Armed police are being called out to more firearms incidents than ever and a quarter of them involve children or replica weapons.

DANIEL KNOWLES finds out why the escalating figures mean officers fear a tragedy is just waiting to happen.

A QUARTER of the weapons incidents attended by armed police involve children or fake firearms.

The startling figures have prompted officers to warn parents to watch out for their children and make sure they don't get their hands on replica guns.

Armed officers attended more than 100 weapons alerts in Swindon last year.

And this year they are on track to deal with even more, according to figures obtained by the Adver.

In the first six months of 2006, Wiltshire Constabulary's armed officers have been called to 64 weapons incidents in Swindon and Devizes.

In the whole of last year, there were 109 incidents, of which 31 involved replica weapons, BB guns and air guns.

Gun crimes in the county that were disclosed under the Freedom of Information included a double murder, a rape, an abduction, armed robberies, assaults and muggings.

Two children were reported to have been shot with air weapons. One of them was hit in the face.

At the same time, legal weapon ownership continues to soar.

In the past six years, shotgun ownership has gone from 23,460 registrations in 2000 to 30,730 this year and is still climbing.

Registration of other firearms has risen from 5,641 in 2000 to 8,211 so far this year.

Police say the rise in legal ownership is making the situation worse, because they can no longer assume when they are called out that they are dealing with fake guns.

Instead, they have to assume they are real, and arm themselves for the worst possible scenario.

The Government says it is pushing through tough laws to take replica weapons off the streets.

And the police federation is warning that every time firearms officers turn out there is a risk of tragedy.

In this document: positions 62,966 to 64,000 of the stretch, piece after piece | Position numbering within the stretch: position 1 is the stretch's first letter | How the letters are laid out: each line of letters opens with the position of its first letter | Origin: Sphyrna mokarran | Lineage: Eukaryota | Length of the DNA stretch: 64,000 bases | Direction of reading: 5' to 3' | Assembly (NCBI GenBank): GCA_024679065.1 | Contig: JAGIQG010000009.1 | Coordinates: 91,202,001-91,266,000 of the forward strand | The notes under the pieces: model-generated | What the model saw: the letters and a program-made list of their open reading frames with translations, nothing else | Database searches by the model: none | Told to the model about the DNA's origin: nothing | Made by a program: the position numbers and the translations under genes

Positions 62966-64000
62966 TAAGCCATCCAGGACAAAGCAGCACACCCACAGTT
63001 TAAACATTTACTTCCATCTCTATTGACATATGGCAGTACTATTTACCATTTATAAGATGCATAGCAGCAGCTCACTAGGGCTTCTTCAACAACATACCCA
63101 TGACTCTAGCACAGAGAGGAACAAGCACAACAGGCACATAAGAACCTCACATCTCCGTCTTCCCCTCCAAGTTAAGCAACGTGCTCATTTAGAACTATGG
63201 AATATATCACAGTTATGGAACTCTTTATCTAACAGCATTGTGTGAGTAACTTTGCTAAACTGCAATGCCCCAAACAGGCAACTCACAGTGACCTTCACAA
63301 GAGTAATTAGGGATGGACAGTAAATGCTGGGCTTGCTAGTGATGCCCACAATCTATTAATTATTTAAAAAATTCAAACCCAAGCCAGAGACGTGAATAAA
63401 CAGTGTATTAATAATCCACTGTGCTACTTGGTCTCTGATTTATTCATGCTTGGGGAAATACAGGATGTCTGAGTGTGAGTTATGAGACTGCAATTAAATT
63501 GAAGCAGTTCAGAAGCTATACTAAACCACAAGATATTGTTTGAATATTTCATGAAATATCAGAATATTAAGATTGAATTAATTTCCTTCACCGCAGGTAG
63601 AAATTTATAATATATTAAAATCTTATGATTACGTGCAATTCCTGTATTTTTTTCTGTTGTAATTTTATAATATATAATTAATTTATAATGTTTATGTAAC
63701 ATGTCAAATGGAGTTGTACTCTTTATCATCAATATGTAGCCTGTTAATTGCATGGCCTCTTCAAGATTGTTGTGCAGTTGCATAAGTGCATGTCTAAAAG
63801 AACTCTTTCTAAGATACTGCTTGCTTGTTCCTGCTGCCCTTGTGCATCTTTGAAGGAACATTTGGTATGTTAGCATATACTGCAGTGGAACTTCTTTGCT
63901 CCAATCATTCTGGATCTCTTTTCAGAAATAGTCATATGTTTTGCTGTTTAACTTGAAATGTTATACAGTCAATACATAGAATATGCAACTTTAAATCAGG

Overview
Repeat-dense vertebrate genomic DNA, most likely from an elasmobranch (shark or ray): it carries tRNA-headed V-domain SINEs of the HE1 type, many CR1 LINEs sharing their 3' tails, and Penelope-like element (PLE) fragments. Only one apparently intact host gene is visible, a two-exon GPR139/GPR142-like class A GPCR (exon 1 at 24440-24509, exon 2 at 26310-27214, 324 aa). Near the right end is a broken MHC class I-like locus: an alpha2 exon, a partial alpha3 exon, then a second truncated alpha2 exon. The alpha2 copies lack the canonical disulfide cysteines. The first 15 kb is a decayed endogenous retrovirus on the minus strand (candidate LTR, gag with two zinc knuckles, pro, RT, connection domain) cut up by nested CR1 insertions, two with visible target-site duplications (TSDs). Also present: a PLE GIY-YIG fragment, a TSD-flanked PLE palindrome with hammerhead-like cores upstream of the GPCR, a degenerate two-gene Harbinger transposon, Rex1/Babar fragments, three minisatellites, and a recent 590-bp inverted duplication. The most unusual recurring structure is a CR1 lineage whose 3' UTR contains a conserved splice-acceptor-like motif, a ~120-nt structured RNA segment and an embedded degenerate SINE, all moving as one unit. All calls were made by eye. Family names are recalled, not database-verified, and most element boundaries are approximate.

Wiltshire Police Federation chairman PC Phil Davenport said the firearms officers had to make split-second decisions when faced with children reported to be carrying weapons.

He said the growing numbers of real weapons in circulation was forcing them to take the view that even children could be armed for real.

"It would be so tragic if something went wrong," PC Davenport said.

"Some years ago we might have assumed that a child would only have access to a pretend weapon.

"It is a worrying trend that more and more incidents are related to replicas.

"There's very little opportunity for a police officer to make an accurate guess."

PC Davenport said there were other dangers associated with armed response long before they pull their weapons.

He said the armed teams had little choice but to race to the scene of any weapons emergency, exposing them and other motorists to potential risks.

PC Davenport said that while Wiltshire did not have as big a firearm problem as other parts of the UK, there are still plenty of weapons available.

Part of the problem is that Wiltshire's rural nature means there are plenty of legally-owned shotguns, some of which could fall in to the wrong hands.

"There is accessibility to firearms in this county," PC Davenport said. "They could be accessed for the wrong reasons."

According to the Home Office, replica firearms are not prohibited and do not need a licence.

But anyone found in possession of one in a building or a public place without reasonable excuse can be arrested and face seven years' jail and an unlimited fine.

A Home Office spokeswoman said the Government was determined to crack down on replica weapons.

"These weapons cause a real problem for police officers who have to decide whether they are real or replica weapons in pressure situations," she said.

A new law is going through to the House of Lords that would outlaw selling replica weapons to anyone under 18.


Here is a log of some of the incidents armed police have been called to in Swindon since April this year:

  • April 1: A man armed with a large knife threatens people in Ramsbury Avenue.
  • April 3: Two men are seen taking a vehicle at gunpoint in Commercial Road. Later turns out to be a prank gone wrong.
  • April 5: Report of a neighbour out in the back garden with a handgun. The caller is believed to be malicious and have a history of mental health problems.
  • April 6: Highworth drugs raid. Two replica handguns and cannabis seized.
  • April 17: Report of guns being fired near Sheen Close. Three youths found but no trace of a weapon.
  • April 19: A man threatens shop staff with what he says is a firearm while an accomplice makes off with four cans of beer.
  • April 20: Two "lads" report firing a gun at a caravan in Cricklade. One is arrested for having a fake firearm in public.
  • April 27: A man with a knife holds a woman against her will in his flat.
  • April 29: Man allegedly rapes an 18-year-old woman. A pistol falls from his pocket. Armed police later seize a BB gun.